Importing a module as code in a main program

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Importing a module as code in a main program

jrudd
I wanted to try out a statement made in "wxPython in Action", which was "once your Frame class becomes complicated, you'll probably want to move it into its own module and import it into your main program".
As seen on the attached file:
program1.py is the original code as pulled from an online tutorial. It works fine.
layout1.py is the class MyFrame(wx.Frame): code that I pulled out of program1 and saved as layout1 in the same directory as program2.
program2 is the same as program1 except  import layout1 has replaced the class MyFrame(wx.Frame): code.

The error that comes back upon running program2 is wx undefined.

I've tried this concept using simple python code and it worked fine but I get an error with the wx program.

Any help would be appreciated. I've got a lot to learn.
Thanks,
John

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Re: Importing a module as code in a main program

jrudd
ps: program1 runs fine from idle.

On Wednesday, November 19, 2014 10:06:39 AM UTC-5, John Ruddock wrote:
I wanted to try out a statement made in "wxPython in Action", which was "once your Frame class becomes complicated, you'll probably want to move it into its own module and import it into your main program".
As seen on the attached file:
program1.py is the original code as pulled from an online tutorial. It works fine.
layout1.py is the class MyFrame(wx.Frame): code that I pulled out of program1 and saved as layout1 in the same directory as program2.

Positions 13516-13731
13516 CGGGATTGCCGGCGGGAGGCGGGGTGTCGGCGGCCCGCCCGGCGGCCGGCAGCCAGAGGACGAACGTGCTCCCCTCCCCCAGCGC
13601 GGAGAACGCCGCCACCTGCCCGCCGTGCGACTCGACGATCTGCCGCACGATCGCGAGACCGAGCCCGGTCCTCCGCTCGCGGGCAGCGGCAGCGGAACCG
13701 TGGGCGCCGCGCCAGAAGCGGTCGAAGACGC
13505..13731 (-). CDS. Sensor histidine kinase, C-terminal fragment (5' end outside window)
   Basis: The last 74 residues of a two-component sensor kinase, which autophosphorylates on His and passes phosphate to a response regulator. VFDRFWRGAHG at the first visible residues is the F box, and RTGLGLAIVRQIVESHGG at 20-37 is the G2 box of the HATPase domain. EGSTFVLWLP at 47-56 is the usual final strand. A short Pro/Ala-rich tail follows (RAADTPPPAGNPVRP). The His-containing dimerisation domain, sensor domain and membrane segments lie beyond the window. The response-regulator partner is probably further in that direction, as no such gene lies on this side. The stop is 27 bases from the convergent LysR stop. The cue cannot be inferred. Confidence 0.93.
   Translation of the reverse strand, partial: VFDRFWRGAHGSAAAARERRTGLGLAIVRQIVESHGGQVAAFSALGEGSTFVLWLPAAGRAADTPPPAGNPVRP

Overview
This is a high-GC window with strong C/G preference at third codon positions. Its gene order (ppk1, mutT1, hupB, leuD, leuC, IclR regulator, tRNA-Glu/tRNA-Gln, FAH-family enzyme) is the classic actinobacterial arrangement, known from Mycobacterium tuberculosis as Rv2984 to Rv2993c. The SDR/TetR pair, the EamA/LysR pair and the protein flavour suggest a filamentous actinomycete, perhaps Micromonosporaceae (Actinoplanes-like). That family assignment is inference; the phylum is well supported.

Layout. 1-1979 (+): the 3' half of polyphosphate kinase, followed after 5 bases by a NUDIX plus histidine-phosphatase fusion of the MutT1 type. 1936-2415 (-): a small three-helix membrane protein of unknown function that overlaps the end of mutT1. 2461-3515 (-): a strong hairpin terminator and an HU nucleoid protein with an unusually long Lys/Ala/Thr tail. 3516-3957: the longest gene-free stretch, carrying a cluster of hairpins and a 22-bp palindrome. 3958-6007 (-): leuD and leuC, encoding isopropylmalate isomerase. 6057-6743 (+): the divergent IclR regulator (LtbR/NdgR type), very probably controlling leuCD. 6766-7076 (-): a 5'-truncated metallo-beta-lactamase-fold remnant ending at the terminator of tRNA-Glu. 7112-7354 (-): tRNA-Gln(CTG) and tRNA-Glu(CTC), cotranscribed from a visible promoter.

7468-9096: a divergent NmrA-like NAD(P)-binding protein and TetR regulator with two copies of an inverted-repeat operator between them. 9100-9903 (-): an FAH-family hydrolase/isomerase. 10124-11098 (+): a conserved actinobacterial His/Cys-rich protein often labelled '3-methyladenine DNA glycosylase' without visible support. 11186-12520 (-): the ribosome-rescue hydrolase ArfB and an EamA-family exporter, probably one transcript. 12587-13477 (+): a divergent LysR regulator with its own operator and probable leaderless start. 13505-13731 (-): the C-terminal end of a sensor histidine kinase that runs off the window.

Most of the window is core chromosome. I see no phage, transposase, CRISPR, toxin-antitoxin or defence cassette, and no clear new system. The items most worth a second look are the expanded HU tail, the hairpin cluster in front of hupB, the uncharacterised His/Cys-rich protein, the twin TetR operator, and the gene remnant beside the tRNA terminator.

program2 is the same as program1 except  import layout1 has replaced the class MyFrame(wx.Frame): code.

The error that comes back upon running program2 is wx undefined.

I've tried this concept using simple python code and it worked fine but I get an error with the wx program.

Any help would be appreciated. I've got a lot to learn.
Thanks,
John

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Re: Importing a module as code in a main program

Nathan McCorkle
In reply to this post by jrudd


On Wednesday, November 19, 2014 7:06:39 AM UTC-8, John Ruddock wrote:
I wanted to try out a statement made in "wxPython in Action", which was "once your Frame class becomes complicated, you'll probably want to move it into its own module and import it into your main program".
As seen on the attached file:
program1.py is the original code as pulled from an online tutorial. It works fine.
layout1.py is the class MyFrame(wx.Frame): code that I pulled out of program1 and saved as layout1 in the same directory as program2.
program2 is the same as program1 except  import layout1 has replaced the class MyFrame(wx.Frame): code.

The error that comes back upon running program2 is wx undefined.

Because you haven't imported wx in #layout1.py 

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Re: Importing a module as code in a main program

Rufus V. Smith
In reply to this post by jrudd
add:

import wx

to the top of layout1.py and change the call from:

        frame=MyFrame(None,-1,"Hello World")

to
frame=layout1.MyFrame(None,-1,"Hello World")

Alternatively you can leave the main program alone, but change the import call from:

import layout1

to

from layout1 import *


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Re: Importing a module as code in a main program

jrudd
Thanks Rufus.

It works now by adding from layout1 import * to program2.py
and adding import wx to layout1.py
I didn't have to change the call from:
        frame=MyFrame(None,-1,"Hello World")

to
frame=layout1.MyFrame(None,-1,"Hello World")


On Wednesday, November 19, 2014 12:19:19 PM UTC-5, Rufus wrote:
add:

import wx

to the top of layout1.py and change the call from:

        frame=MyFrame(None,-1,"Hello World")

to
frame=layout1.MyFrame(None,-1,"Hello World")

Alternatively you can leave the main program alone, but change the import call from:

import layout1

to

from layout1 import *


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Re: Importing a module as code in a main program

Chris Barker - NOAA Federal
On Wed, Nov 19, 2014 at 11:11 AM, John Ruddock <[hidden email]> wrote:
 
It works now by adding from layout1 import * to program2.py
and adding import wx to layout1.py